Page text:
BY MIKE FAHER
After nearly three decades in the military, William T. Russell’s latest mission has brought him to Johnstown.
The career Army man, just two years short of retirement, has left the service and moved to the Flood City in order to mount a political campaign against veteran Democratic U.S. Rep. John Murtha.
As a Republican and first-time candidate facing a powerful congressman in the sprawling, Democrat-dominated 12th Congressional District, Russell faces a tough challenge.
But he is determined to press ahead and will formally announce his candidacy within weeks.
“I recognize this is an uphill battle,” Russell said in an interview last week at The Tribune-Democrat.
“But it’s one that must be fought.”
Murtha, who declined any comment on Russell’s candidacy when contacted through a spokesman last week, has served in the House since 1974.
The 75-year-old is known for bringing money and jobs – especially in the defense sector – to his district, and last year he became chairman of the House Defense Appropriations Subcommittee.
But Murtha’s repeated calls for a military withdrawal from Iraq and his criticism of the Bush administration have spurred a backlash among conservatives.
Republican Diana Irey, a Washington County commissioner, tried to capitalize on that sentiment during her 2006 campaign against Murtha. But the congressman cruised to victory.
Russell, 45, is betting on a different result next year. He readily acknowledges that he moved to Johnstown from the Washington, D.C., area specifically so that he could run in the 12th District.
Murtha is a decorated Vietnam War veteran. But Russell also has extensive military credentials.
Born on an Air Force base in Newfoundland, Canada, Russell’s long Army and Army Reserve career includes duty in the Balkans and in both Iraq wars.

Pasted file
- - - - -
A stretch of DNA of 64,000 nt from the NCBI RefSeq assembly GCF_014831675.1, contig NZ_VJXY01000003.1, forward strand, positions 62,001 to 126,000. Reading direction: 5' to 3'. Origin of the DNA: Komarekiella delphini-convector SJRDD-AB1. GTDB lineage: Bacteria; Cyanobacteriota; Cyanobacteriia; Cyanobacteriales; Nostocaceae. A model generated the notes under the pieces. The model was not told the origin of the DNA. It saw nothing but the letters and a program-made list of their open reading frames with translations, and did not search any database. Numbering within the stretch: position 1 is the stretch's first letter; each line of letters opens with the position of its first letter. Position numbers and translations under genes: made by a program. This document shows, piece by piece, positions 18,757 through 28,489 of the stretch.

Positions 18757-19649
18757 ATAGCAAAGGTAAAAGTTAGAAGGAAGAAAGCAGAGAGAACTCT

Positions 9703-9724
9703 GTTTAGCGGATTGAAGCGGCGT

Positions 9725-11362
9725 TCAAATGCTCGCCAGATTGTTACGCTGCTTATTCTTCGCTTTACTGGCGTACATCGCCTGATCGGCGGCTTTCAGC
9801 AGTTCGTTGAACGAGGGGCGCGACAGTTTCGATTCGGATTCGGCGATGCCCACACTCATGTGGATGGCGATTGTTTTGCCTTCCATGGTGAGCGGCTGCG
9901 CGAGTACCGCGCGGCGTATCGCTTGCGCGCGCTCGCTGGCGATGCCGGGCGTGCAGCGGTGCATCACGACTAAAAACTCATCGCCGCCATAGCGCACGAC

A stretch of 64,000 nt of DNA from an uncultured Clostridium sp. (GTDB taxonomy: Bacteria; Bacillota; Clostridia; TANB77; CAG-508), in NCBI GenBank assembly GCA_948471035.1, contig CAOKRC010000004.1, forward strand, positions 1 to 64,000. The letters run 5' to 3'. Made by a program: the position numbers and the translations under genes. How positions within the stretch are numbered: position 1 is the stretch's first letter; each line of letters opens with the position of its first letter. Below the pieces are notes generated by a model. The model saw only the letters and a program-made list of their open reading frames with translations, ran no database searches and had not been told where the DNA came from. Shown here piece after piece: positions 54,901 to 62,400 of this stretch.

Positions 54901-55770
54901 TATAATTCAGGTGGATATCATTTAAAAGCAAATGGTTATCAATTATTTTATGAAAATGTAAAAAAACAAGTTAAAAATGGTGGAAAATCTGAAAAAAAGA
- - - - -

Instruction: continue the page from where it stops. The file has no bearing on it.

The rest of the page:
Russell and his wife, Kasia, were in the Pentagon when a hijacked jetliner crashed into the building on Sept. 11, 2001. They escaped unharmed.
While Murtha’s encounters with wounded soldiers have solidified his stance on Iraq, Russell said a similar encounter left him with the opposite impression: To withdraw from Iraq, he argues, would render the sacrifices of those soldiers pointless.
“I think Mr. Murtha is just flat-out wrong,” Russell said.
The Republican also cites, as Irey did, Murtha’s public accusation that U.S. Marines murdered innocent civilians in the Iraq town of Haditha in 2005.
The congressman, Russell contends, is “playing right into the hands of this enemy.”
On his Web site, Russell takes that line of thought a step further and attempts to raise the stakes for next year’s election.
“In this war against Islamic radicalism, the political battle of the 2008 election in the Pennsylvania 12th Congressional District is a critical turning point,” he said.
Russell’s platform is not limited to the Iraq issue.
He seeks to turn a long history of substantial economic clout against Murtha, arguing that the congressman is an “extreme practitioner of cronyism” who has not created long-term, sustainable jobs in this area.
As a small-business owner who operates an ATM company, Russell says he wants to help create a local economy that is more dependent on the free market – while also acknowledging that some jobs may be lost if governmental contracts disappear.
“A lot of folks have gotten very, very dependent on this ‘pork’ structure,” Russell said.
Russell still has significant hurdles to clear before he can legitimately challenge Murtha. Political support is one issue.
It is not yet clear whether Russell will have any primary-election opposition from within his party. Irey last week would say only that she is focused on her current campaign for Washington County commissioner.
Russell has met with local Republican leaders, who are not wading into the Murtha race just yet.
“Right now, we’re focused on the Nov. 6 election,” said Ann Wilson, Cambria County Republican Committee executive director. “It’s too early to comment on the 2008 election.”
Adequate fundraising also is a concern, though Russell said he hopes to buttress campaign cash with significant grassroots support.
“There’s a lot of folks who might not have a whole lot of money to throw at a campaign but can donate some time and effort,” he said. “And I’m getting a lot of those types of promises.”